On whether or not this suit would be rendered nugatory, counsel submitted that substantial sums of money is involved in the claim and unless further proceedings are stopped and arbitration allowed, execution may issue against the applicant, who is challenging the jurisdiction of the Arbitrator. The decision not to call witnesses may prejudice the applicant’s case.
In response to the grounds of opposition and the replying affidavit filed by the Respondent (quite irregularly, but not objected to), counsel observed that section 17(2) of the Act is inapplicable since no stay was prayed for before the Arbitrator nor were the issues of substantial loss or matters being nugatory. Even though the applicant participated in the arbitration, this cannot by itself confer or waive jurisdiction where it is lacking and that the applicant is at liberty to raise it any time. It is the case for the applicant that the issues raised herein are not res judicata as they were never considered or decided upon on the merits in H.C.C.C. NO. Nairobi 913 of 1999 (O.S.).
Counsel stated that section 17(7) of the Act empowers the court to decide on an issue as to jurisdiction and since limitation is a matter of jurisdiction, the applicant’s suit cannot be an abuse of the process of court.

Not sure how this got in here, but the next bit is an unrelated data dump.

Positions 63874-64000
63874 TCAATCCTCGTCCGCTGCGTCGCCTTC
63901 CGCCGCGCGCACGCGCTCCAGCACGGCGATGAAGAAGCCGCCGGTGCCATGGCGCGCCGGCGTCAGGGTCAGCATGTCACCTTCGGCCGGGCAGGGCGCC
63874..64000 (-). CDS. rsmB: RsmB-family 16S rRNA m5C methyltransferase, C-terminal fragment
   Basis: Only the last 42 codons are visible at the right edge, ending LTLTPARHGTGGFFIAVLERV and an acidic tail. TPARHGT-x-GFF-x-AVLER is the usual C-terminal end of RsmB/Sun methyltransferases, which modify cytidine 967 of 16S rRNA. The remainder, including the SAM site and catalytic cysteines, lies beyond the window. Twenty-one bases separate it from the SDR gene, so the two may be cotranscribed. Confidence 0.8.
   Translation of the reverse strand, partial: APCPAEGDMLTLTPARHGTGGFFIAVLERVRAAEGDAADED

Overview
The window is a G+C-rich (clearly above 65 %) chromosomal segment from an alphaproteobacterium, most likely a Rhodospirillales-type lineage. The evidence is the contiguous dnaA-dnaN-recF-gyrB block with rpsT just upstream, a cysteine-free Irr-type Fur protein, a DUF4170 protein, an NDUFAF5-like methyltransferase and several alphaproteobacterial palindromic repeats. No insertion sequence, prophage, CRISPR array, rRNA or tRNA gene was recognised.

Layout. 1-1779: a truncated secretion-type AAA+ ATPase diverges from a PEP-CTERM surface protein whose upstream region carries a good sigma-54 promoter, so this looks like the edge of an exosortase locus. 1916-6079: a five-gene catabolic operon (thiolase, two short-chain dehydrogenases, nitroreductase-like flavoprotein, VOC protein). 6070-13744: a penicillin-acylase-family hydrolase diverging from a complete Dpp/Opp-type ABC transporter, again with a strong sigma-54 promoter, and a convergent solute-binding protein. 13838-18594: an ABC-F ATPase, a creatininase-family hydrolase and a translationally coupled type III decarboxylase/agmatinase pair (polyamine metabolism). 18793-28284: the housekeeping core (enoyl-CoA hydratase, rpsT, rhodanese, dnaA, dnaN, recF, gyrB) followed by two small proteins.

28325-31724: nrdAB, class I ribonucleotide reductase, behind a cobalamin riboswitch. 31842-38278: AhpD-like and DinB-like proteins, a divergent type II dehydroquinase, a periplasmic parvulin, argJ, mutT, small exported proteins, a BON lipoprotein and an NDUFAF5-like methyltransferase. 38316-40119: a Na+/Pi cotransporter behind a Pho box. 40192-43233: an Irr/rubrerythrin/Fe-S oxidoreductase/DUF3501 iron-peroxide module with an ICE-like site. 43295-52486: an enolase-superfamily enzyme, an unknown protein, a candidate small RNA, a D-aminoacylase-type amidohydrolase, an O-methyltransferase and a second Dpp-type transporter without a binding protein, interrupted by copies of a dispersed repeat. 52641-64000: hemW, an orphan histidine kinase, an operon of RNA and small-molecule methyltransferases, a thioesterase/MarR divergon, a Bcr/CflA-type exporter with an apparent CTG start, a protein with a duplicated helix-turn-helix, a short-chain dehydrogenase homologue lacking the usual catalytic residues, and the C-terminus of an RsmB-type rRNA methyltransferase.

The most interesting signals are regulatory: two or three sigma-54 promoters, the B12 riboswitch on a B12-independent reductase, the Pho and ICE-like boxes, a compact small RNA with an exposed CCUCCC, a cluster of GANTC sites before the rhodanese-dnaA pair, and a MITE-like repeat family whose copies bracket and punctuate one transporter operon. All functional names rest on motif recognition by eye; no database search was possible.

Mr. Musangi, counsel for the Respondent argued that section 17 of the Act only contemplates protection of the court as against the other party and not against the arbitrator. The procedure, in the counsel’s view, is thus wholly erroneous. He further submitted that the Arbitrator’s findings are conclusive in law and so the court is functus officio and cannot set aside the interim award or injunct the Arbitrator from proceeding further. Counsel contended that the applicant has no prima facie case under section 7 of the Act and distinguished Russell (supra) in that the word “operation” goes beyond a mere interpretation. According to Mr. Musangi, the proper section is 35 for an application to set aside an award, and not section 17.
He also relied on section 17 (8) to state that the pendency of proceedings in court is no bar and that the Arbitrator may proceed and make a final award. While conceding that jurisdiction cannot be conferred or awarded by consent, he said that the issue of jurisdiction was raised since Mr. Gicheru’s argument is that an issue as to limitation is also one of jurisdiction. In the instant case, Mr. Musangi said that the issue as to jurisdiction of the Arbitrator should have been raised not later than the submission of statements but was not. He opined that since the twin issues of limitation and jurisdiction should have been raised at the preliminary meeting but were not, under section 7 of the Civil Procedure Act, they are now res judicata. On calling witnesses, counsel submitted that the applicant is still at liberty to call witnesses since the Arbitrator decided he would do so if he deemed it fit.
Mr. Musangi’s argument on whether or not the applicant may suffer substantial loss was that its remedy lies in section 35, 36 and 37 of the Act. Finally, on a balance of convenience counsel submitted that the award is ready and the application for injunctive orders relates to the proceedings and not publication of the award. The application is bad in law and be disallowed.